Textual Analytics and Corpus Linguistics: Beyond the Hypothesis

One of my modules this semester is looking at “computer-assisted approaches to text analysis”. Or at least that is the module overview says. In reality, we are looking at research questions in the humanities and how digital methods for text analysis and corpus linguistics can help us answer them.

From the first two seminars, the idea that has stuck with me is that most humanities research does not go beyond forming a hypothesis. If we take a scientific approach (as digital humanities borrows a lot form computer science, this isn’t difficult), we can read a history or English research paper as an exploratory discussion of the topic. However, the conclusion often does not beyond what we have discovered through the course of this discussion.

Why is textual analytics different? The main reason, and the one I am interested in, is that we can look at a larger sample of data by using computers. We can compare different elements of multiple texts, allowing us to understand them quantitatively as well as qualitatively.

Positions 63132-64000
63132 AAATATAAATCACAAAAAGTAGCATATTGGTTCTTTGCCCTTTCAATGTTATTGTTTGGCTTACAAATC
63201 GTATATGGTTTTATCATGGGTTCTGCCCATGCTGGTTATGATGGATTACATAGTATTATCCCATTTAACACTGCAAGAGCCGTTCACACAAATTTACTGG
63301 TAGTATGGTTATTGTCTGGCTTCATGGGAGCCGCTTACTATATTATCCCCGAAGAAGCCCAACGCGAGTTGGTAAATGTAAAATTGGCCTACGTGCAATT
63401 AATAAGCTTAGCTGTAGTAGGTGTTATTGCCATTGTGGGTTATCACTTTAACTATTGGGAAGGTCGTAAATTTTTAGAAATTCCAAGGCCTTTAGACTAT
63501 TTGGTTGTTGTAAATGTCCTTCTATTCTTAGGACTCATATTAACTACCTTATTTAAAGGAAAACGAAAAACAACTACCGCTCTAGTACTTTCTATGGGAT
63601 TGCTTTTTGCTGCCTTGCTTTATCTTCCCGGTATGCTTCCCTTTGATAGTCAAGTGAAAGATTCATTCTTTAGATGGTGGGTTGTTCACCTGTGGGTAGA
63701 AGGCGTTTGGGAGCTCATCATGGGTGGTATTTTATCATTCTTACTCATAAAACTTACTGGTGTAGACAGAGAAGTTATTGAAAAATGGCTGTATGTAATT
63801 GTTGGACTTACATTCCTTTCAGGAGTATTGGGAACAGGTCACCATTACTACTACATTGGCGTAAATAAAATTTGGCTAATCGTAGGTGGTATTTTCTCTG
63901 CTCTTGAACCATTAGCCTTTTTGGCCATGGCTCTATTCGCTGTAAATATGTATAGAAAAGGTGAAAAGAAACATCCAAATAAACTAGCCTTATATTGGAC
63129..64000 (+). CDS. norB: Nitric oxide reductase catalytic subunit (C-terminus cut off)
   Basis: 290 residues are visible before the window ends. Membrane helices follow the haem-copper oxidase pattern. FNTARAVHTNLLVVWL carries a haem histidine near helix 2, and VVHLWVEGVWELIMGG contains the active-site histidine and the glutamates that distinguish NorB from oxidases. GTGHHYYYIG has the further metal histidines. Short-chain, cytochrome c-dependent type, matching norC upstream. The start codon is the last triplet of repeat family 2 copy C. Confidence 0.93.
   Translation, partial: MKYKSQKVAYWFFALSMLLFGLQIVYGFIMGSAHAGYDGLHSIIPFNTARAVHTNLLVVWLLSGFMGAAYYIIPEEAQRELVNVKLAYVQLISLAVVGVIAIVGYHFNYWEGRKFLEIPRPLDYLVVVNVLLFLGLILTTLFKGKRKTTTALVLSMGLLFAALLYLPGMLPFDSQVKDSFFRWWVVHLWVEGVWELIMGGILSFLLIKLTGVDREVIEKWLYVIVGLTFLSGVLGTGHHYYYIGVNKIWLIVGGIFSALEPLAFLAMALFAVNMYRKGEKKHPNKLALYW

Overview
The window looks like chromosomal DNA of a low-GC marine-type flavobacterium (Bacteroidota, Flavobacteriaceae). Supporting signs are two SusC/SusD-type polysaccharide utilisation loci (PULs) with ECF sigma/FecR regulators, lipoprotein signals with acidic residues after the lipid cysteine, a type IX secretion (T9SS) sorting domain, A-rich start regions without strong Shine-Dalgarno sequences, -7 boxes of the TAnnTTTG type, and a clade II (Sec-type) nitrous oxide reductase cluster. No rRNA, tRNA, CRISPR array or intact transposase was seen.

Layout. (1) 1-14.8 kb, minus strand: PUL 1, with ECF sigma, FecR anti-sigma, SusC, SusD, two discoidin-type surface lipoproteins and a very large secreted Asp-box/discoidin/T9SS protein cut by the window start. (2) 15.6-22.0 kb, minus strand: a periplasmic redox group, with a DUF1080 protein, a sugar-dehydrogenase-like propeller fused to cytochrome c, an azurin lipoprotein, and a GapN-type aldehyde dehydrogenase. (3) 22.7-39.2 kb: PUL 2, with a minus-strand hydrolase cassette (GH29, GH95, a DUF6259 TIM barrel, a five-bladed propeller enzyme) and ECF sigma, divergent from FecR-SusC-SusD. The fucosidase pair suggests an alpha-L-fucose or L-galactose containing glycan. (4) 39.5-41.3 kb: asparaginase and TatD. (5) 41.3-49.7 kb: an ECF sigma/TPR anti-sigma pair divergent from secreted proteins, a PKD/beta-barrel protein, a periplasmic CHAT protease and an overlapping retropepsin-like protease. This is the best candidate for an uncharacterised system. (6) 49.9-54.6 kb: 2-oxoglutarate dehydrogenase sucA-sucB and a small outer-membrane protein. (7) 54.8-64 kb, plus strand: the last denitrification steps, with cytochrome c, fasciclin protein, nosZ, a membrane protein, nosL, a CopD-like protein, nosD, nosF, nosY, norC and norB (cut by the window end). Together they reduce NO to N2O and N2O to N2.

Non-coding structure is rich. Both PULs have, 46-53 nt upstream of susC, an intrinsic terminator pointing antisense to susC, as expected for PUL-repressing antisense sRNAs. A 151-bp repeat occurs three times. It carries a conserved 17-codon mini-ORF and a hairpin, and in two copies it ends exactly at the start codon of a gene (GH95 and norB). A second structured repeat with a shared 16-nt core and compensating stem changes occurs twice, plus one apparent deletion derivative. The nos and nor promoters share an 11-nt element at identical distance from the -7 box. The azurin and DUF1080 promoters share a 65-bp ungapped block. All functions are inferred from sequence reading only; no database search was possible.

For example, my chosen thesis topic is on how the presentation of Sir Gawain changes in Arthurian literature and film. I could just use a close reading approach but this would be largely reliant on my own interpretation of the texts and small samples of data. In other words, qualitative research. If I use digital methods, I can compare the frequencies of adjectives related to Sir Gawain within each texts. This will allow me to demonstrate how Sir Gawain’s identity has changed through time, making my research quantitative.

Why add this quantitative element to humanities research? By adding an analytical aspect to research, humanities researchers can prove their hypothesis instead of relying on their own intuition and interpretation.

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